TALLAHASSEE, Fla. - A fast-moving bill to allow student-athletes in Florida to hire agents and ink endorsement deal reached a speed bump Tuesday, as lawmakers attempted to reconcile differences between their dueling proposals.
The Senate had passed its version earlier this week, which the House took up Tuesday and replaced with its own version that provides health insurance to student-athletes. The House is expected to finalize its approval on Wednesday and return the modified legislation back to the Senate.
“If a college or university benefits from the talent and skills of these young women and men, which they do, then it is my strong position that these schools should value the athletes enough to ensure that their health is protected,” said Rep. Chip LaMarca, the sponsor of the House bill.
“When a student puts on a school’s jersey, risking injury to their own mind and body, they do so with pride,” LaMarca said in a statement. “We must take care of our collegiate athletes in a full and comprehensive way, and not just toss them aside when their value to the institution has expired.”
Florida’s effort to allow compensation for student-athletes appeared to be getting full-throttle support, including blessings from Gov. Ron DeSantis. He had joined bill sponsors in October to endorse the proposal.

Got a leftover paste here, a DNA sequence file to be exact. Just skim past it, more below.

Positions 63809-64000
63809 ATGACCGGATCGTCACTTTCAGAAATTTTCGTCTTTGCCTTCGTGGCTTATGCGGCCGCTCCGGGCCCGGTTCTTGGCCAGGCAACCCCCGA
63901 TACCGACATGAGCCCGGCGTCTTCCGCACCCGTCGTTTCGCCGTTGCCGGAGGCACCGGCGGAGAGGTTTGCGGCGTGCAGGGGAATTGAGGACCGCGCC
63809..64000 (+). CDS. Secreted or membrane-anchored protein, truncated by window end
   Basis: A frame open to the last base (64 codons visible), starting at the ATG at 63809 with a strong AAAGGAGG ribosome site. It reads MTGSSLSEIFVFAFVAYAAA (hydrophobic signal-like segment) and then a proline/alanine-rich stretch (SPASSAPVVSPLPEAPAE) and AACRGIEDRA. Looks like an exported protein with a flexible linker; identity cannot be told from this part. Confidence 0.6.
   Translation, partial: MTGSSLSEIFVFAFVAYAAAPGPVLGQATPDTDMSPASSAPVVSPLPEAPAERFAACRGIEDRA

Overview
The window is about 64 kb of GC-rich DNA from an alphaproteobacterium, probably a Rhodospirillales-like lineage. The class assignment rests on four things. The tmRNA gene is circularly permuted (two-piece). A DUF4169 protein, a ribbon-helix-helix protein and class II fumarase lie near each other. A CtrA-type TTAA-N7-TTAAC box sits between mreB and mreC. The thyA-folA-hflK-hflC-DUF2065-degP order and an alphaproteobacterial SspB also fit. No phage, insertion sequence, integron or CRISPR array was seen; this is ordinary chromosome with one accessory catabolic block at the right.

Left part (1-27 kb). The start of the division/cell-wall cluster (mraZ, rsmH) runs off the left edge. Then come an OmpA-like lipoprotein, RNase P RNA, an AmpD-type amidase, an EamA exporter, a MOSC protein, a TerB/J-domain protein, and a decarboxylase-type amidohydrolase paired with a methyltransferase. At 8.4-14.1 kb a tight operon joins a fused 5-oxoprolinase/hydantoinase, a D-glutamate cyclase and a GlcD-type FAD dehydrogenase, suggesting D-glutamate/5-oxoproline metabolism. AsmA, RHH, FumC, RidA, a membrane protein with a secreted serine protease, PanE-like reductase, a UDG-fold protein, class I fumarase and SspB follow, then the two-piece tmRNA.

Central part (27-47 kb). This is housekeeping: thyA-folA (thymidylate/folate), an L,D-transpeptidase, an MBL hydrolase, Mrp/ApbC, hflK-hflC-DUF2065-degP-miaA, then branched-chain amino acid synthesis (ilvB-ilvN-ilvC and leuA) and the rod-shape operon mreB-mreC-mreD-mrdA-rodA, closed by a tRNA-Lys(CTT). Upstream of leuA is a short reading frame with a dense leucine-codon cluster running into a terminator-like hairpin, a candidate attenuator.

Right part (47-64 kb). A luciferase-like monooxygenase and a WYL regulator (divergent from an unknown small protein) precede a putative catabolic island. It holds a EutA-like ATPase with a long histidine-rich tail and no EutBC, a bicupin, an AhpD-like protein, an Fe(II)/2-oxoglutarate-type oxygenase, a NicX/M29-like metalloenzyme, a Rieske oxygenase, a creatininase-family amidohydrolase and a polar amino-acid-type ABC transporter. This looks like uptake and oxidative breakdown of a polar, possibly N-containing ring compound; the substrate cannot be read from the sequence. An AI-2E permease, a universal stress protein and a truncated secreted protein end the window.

If signed into law, Florida would become the second state behind California to block the NCAA from prohibiting student-athletes from profiting from their names and likeness.
Following California’s move — and as other states sought readied to also challenge the NCAA’s longstanding prohibitions — the collegiate body announced last fall that it would take action to lift the money-making ban for the 450,000 athletes under its purview. But it did not commit to a specific timeline for doing so.
While California was first out the gate with a law, it won’t go into effect until 2023. Florida’s proposal would go into effect next year.
While there are still differing versions of the proposal, the essence of the bills would protect athletes from losing scholarships or being thrown off teams because of endorsement deals.
It was unclear if the insurance provision adopted by the Florida House would be a deal-killer in the Senate.
For years, the NCAA had argued that allowing athletes to profit from their prowess in the field or arena would do away with the distinction between amateur and professional athletes — a notion that has been increasingly dismissed by advocates who say colleges and the NCAA itself has for years profited from student athletics.
College sports generate billions of dollars in revenue, including $1 billion annually for the NCAA. But none of that money is allowed to go to college athletes.
Similar efforts are underway in Georgia, Maryland, New York, South Carolina, and Washington, among others. Congress may also be taking up the effort.